Conformed to the Image of His Son
With its soaring affirmations and profound statements of salvation in Christ, Romans 8 is a high point in Pauline theology. But what does Paul mean when in 8:29 he speaks of being "conformed to the image of his Son"?
Remarkably, there has been little scholarly attention awarded to this Pauline statement of the goal of salvation. And yet in Christian piety, preaching, and theology, this is a treasured phrase. Surprisingly, its meaning has been variously and ambiguously expressed. Is it a moral or spiritual or sanctifying conformity to Christ, or to his suffering, or does it point to an eschatological transformation into radiant glory?
In Conformed to the Image of His Son, Haley Goranson Jacob probes and reopens a text perhaps too familiar and a meaning too often assumed. If conformity to the image of the Son is the goal of salvation, a proper understanding is paramount. Jacob points out that the key lies in the meaning of "glory" in Paul's biblical-theological perspective and in how he uses the language of glory in Romans. For this investigation of glory alone, her study would be valuable for the fresh understanding she brings to Paul's narrative of glory. But in introducing a new and compelling reading of Romans 8:29, this is a study that makes a strong bid to reorient our understanding of Paul's classic statement of the goal of salvation.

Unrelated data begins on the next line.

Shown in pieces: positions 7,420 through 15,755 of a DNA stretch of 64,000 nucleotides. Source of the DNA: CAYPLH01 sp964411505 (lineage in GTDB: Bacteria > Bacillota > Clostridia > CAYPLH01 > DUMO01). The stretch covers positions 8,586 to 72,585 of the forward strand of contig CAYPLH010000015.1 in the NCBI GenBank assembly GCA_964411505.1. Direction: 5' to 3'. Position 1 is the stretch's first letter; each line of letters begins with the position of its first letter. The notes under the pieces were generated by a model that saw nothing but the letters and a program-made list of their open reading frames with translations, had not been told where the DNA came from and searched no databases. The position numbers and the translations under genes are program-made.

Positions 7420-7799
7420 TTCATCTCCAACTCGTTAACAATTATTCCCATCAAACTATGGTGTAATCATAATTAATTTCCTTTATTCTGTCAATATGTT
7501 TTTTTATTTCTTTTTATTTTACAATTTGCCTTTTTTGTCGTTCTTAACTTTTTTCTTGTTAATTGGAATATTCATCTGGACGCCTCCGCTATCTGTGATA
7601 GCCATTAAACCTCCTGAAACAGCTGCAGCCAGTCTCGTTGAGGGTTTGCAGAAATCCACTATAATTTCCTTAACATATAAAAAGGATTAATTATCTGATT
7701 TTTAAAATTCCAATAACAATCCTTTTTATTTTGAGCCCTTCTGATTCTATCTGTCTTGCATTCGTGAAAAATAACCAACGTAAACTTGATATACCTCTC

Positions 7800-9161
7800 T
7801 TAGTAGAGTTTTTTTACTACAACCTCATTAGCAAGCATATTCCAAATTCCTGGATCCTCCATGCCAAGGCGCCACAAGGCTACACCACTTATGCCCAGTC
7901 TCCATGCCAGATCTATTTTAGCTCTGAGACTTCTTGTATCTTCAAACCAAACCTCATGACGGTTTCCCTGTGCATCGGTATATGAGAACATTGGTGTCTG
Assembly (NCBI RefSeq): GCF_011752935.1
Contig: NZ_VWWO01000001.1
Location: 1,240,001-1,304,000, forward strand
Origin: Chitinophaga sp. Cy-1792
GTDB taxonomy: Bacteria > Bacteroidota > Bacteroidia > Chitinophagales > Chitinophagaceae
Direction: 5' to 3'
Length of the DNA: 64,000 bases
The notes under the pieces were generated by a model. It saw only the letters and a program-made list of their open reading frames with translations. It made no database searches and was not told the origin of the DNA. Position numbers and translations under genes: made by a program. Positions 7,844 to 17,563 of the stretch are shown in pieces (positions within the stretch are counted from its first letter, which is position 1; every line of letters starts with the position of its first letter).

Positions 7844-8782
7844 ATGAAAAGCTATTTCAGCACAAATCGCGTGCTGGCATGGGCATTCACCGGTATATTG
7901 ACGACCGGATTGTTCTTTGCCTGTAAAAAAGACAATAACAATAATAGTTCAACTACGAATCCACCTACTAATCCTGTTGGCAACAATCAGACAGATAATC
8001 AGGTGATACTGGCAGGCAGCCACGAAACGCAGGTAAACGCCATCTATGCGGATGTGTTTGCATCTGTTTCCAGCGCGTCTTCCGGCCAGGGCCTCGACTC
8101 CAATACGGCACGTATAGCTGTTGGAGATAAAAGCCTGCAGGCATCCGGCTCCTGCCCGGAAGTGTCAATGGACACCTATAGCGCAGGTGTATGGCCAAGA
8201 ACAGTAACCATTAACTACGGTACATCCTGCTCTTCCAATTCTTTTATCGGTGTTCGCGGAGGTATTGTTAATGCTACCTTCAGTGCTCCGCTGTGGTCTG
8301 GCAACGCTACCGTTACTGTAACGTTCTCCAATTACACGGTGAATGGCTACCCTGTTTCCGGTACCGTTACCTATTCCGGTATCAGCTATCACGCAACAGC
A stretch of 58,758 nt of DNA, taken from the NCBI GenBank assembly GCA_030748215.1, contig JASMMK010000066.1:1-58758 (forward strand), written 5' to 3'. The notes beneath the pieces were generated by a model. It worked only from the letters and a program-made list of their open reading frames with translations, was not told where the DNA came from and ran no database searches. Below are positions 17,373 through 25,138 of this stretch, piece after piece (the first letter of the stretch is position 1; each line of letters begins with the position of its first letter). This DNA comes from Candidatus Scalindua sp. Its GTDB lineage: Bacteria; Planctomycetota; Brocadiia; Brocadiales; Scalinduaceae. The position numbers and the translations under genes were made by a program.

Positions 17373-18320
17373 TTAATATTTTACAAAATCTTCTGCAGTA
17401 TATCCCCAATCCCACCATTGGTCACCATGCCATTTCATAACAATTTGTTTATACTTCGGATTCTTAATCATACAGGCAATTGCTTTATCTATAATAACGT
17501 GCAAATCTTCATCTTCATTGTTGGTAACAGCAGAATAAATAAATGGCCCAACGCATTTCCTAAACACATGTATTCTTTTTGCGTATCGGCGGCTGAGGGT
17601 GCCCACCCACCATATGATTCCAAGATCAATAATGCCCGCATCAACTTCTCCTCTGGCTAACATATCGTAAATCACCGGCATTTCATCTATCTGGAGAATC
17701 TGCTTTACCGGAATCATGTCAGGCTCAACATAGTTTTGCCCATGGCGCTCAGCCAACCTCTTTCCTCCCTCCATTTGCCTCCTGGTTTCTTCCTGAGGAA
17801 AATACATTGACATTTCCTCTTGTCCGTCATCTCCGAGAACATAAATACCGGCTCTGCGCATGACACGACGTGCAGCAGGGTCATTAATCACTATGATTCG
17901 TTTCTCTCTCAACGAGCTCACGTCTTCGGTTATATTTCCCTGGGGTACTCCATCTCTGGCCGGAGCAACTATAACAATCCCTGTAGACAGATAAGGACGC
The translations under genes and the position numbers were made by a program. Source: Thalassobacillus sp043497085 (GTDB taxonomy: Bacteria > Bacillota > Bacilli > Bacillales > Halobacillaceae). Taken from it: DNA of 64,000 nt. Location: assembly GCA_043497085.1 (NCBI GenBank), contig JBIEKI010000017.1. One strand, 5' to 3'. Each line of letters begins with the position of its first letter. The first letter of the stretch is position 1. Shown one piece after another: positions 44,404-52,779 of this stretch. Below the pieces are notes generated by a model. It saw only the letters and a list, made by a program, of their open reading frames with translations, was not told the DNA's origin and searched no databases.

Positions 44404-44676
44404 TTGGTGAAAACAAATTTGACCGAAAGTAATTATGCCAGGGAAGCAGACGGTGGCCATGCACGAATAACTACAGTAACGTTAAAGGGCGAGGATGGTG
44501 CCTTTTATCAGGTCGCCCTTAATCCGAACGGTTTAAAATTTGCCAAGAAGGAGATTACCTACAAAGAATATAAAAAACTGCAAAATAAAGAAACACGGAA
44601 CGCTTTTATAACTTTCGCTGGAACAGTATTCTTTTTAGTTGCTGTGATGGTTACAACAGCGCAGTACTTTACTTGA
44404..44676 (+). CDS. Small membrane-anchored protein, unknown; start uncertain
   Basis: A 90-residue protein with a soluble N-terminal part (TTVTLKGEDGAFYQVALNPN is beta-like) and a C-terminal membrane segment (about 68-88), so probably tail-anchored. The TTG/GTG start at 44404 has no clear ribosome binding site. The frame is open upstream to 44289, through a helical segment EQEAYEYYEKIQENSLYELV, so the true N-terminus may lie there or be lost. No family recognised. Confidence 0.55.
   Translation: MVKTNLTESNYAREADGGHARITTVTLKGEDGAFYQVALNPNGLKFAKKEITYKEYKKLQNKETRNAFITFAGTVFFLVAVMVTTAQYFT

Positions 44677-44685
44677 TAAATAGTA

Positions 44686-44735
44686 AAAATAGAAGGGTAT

"The letters of Paul are notoriously complex. However exciting and stimulating the subject matter, there always seems to be more going on than meets the eye of the casual reader, even of the Christian reader used to hearing sermons and other expositions of well-known texts. It is therefore always worthwhile investigating even the most familiar passages to be sure they have yielded up their secrets. This is what Haley Jacob has done in this remarkable work, and the results are striking. If she is right—and I am convinced that she is—then the standard assumptions about a central Pauline passage will need to be revised.
After a lifetime of study and teaching on Romans, I was not expecting to be confronted at my age with a fresh understanding of its central chapter, requiring a radical rethink of many familiar landmarks both exegetical and theological. But that is what Dr. Jacob has achieved. Not everyone will agree with all segments of her argument. But both in its parts and as a whole it has, to my mind, compelling force. I urge all students of Paul and of Romans to work carefully through the step-by-step presentation of the case."
"There are so many words in the Bible, like grace and gospel, that are commonly thought to be understood but which, upon closer analysis, are shaped too much by a lack of study. Enter glory. Enter Haley Jacob's examination of glory, and we inherit a study filled with careful analysis, theological sophistication, and practical insights. What is meant by 'conformed to the image of Christ' is now clarified and ready for pastoral and ecclesial exploration. I found this study judicious and insightful at every turn."